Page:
Thursday, December 04, 2003

Philemon

Useless to Useful

This the fourth essay in a series covering Paul's letter to Philemon.

Short post today. It was a late night.

Paul's purpose in writing to Philemon is to restore the two as free Christian brothers. Paul has appealed to Philemon's love for all the saints and to his own situation as a prisoner of Christ Jesus. It is now time to bring Onesimus in by name:

I appeal to you for my child Onesimus, whom I have begotten in my imprisonment, who formerly was useless to you, but now is useful both to you and to me. I have sent him back to you in person, that is, sending my very heart, whom I wished to keep with me, so that on your behalf he might minister to me in my imprisonment for the gospel; but without your consent I did not want to do anything, so that your goodness would not be, in effect, by compulsion but of your own free will. 

For perhaps he was for this reason separated from you for a while, that you would have him back forever, no longer as a slave, but more than a slave, a beloved brother, especially to me, but how much more to you, both in the flesh and in the Lord. (Philemon 10-16)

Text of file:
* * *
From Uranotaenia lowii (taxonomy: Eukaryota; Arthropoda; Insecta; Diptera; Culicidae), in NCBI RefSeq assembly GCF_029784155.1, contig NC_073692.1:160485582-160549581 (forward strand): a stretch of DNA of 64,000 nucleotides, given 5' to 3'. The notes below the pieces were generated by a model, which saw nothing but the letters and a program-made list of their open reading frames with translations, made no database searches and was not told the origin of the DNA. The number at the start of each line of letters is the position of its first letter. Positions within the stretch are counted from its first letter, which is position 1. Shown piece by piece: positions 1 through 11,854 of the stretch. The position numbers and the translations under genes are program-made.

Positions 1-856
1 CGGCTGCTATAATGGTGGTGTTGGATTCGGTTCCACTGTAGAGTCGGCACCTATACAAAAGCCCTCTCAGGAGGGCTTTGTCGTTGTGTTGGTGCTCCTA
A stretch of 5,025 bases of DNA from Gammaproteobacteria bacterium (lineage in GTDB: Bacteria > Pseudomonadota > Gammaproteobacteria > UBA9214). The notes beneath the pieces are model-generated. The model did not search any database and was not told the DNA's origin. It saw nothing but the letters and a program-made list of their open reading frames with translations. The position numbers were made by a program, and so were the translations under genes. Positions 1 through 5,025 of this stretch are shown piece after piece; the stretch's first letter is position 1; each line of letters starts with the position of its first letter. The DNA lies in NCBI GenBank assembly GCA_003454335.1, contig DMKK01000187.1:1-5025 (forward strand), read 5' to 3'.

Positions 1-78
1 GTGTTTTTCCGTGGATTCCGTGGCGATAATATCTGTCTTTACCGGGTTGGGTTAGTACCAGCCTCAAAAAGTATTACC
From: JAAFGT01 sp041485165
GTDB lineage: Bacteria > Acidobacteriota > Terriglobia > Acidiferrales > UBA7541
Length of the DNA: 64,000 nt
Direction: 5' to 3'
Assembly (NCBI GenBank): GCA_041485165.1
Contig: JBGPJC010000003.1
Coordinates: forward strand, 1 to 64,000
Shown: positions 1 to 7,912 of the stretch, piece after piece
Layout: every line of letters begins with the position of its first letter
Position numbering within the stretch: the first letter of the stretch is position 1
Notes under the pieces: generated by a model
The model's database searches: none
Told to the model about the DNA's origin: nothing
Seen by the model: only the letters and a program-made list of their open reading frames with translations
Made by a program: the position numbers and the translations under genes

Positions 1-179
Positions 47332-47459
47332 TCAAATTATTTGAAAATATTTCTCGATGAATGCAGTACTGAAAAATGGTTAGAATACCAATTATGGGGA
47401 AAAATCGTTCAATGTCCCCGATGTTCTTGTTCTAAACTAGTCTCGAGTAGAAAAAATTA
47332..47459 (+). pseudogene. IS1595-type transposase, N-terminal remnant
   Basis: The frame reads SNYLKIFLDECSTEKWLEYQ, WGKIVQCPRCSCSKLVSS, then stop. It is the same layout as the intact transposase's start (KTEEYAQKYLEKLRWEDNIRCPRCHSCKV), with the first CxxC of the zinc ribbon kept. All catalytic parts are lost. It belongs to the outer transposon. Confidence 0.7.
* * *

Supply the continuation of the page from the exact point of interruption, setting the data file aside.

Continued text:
Onesimus is now introduced to Philemon as "my child...begotten in my imprisonment" and "my very heart." In the Dance that is God's Providence, Onesimus had stolen some money and run away. Somehow he hooked up with Paul and became a Christian. Perhaps, while traveling, he met a Christian, heard the gospel, and became a Christian. Now Onesimus had a conscience crisis. He was a thief and a runaway slave. What was the right thing for him to do. His new Christian friend suggested, "Let's go ask Paul." There are many other scenarios, but Onesimus and Paul came together.

Whatever the initial circumstances, Paul did not rush to send Onesimus back. There was time for Onesimus to begin ministering to Paul's need in prison. Paul weighed the options. He knew that Onesimus should return. Paul pondered on the how.

Paul tells Philemon, "I wanted to keep him." But Paul gives Philemon the honor of consenting to the arrangement.

Friday: More on Providence

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